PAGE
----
Integrin-mediated adhesion influences cell survival and may prevent programmed cell death. Little is known about how drug-sensitive tumor cell lines survive initial exposures to cytotoxic drugs and eventually select for drug-resistant populations. Factors that allow for cell survival following acute cytotoxic drug exposure may differ from drug resistance mechanisms selected for by chronic drug exposure. We show here that drug-sensitive 8226 human myeloma cells, demonstrated to express both VLA-4 (4β1) and VLA-5 (5β1) integrin fibronectin (FN) receptors, are relatively resistant to the apoptotic effects of doxorubicin and melphalan when pre-adhered to FN and compared with cells grown in suspension. This cell adhesion mediated drug resistance, or CAM-DR, was not due to reduced drug accumulation or upregulation of anti-apoptotic Bcl-2 family members. As determined by flow cytometry, myeloma cell lines selected for drug resistance, with either doxorubicin or melphalan, overexpress VLA-4. Functional assays revealed a significant increase in 4-mediated cell adhesion in both drug-resistant variants compared with the drug-sensitive parent line. When removed from selection pressure, drug-resistant cell lines reverted to a drug sensitive and 4-low phenotype. Whether VLA-4–mediated FN adhesion offers a survival advantage over VLA-5–mediated adhesion remains to be determined. In conclusion, we have demonstrated that FN-mediated adhesion confers a survival advantage for myeloma cells acutely exposed to cytotoxic drugs by inhibiting drug-induced apoptosis. This finding may explain how some cells survive initial drug exposure and eventually express classical mechanisms of drug resistance such as MDR1 overexpression.
MULTIPLE MYELOMA is an incurable malignancy of the plasma cell characterized by migration and localization to the bone marrow where cells then disseminate and facilitate the formation of bone lesions. Despite initial responses to chemotherapy, myeloma patients ultimately develop drug resistance and become unresponsive to a wide spectrum of anti-cancer agents, a phenomenon known as multidrug resistance (MDR). The development of resistance to front-line chemotherapeutic drugs, such as melphalan (an alkylating agent) and doxorubicin (an anthracycline), is a major factor responsible for treatment failure. P-glycoprotein–mediated drug resistance has been well characterized in hematologic malignancies1 2; however, this mechanism alone cannot account for all drug resistance found in vivo or in vitro, nor is it likely to explain cell survival following initial cytotoxic drug exposure. Non–P-glycoprotein mechanisms conferring low level drug resistance are believed to play important roles in the survival and expansion of the malignant cell population. Factors that allow for tumor cell survival following initial drug exposure need to be identified because these factors may eventually allow for expression of genes associated with acquired drug resistance. For this reason, we investigated the role of a novel, cell adhesion mediated drug resistance (CAM-DR) mechanism that suppresses drug-induced apoptosis and may allow for the eventual emergence of other well characterized mediators of drug resistance such as P-glycoprotein.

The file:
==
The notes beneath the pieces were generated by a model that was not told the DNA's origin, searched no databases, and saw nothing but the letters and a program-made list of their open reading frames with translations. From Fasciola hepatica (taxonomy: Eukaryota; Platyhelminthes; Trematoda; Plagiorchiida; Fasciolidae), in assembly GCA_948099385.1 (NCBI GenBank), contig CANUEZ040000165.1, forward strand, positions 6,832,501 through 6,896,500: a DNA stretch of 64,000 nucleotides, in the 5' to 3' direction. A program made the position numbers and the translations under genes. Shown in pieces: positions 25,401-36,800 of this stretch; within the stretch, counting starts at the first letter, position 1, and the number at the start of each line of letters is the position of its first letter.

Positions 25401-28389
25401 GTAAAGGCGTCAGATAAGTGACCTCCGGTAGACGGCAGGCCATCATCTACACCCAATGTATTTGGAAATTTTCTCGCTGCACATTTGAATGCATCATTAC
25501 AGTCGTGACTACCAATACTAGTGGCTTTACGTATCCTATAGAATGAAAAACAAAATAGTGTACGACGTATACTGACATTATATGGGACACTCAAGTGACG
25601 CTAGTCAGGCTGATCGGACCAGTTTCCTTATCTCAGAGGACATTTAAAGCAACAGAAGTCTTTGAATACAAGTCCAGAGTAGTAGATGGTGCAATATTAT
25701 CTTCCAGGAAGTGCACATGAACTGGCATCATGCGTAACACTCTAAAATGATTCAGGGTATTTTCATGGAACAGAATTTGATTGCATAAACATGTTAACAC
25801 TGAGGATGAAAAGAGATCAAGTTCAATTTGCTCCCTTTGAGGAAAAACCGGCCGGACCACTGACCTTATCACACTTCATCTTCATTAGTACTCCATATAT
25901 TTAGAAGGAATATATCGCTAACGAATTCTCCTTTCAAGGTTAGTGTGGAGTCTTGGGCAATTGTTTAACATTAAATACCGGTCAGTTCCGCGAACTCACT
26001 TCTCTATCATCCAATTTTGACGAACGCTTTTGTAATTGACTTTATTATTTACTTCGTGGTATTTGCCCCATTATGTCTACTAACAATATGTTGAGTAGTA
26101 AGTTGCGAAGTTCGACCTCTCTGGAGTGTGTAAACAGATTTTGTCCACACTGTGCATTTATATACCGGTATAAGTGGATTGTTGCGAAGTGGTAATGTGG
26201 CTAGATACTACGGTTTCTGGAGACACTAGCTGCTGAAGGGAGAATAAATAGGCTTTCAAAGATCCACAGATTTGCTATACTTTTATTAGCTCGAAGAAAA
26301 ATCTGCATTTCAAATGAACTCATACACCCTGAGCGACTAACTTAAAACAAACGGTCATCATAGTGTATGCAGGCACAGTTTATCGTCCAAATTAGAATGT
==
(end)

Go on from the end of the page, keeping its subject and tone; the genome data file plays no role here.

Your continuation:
It has long been known that intercellular interactions may contribute to tumor cell survival during exposure to cytotoxic stresses such as radiation, as was first described by Durand and Sutherland.3 It is also well documented that certain resistance mechanisms may only be functional in vivo, where tumor cells continue to interact with environmental factors such as extracellular matrix (ECM) and cellular counter-receptors. Teicher et al showed that mammary tumors made resistant to alkylating agents in vivo were sensitized to cytotoxic drugs once removed from the animal.4 Most mechanisms of drug resistance that have been discovered were examined in vitro where tumor cell-environmental interactions are not fully appreciated. Within the last 5 years, it has been realized that cell–cell or cell–ECM adhesion can regulate apoptosis and cell survival in a wide variety of cell types.5-7 Adhesive interactions between same cell types have been shown to confer resistance to alkylating agents via alterations in cyclin dependant kinase inhibitors such as p27kip1 although the cell surface molecules mediating this type of kinetic resistance have yet to be identified.8 In addition, adhesion to ECM has been reported to induce P-glycoprotein expression and confer doxorubicin resistance in rat hepatocytes.9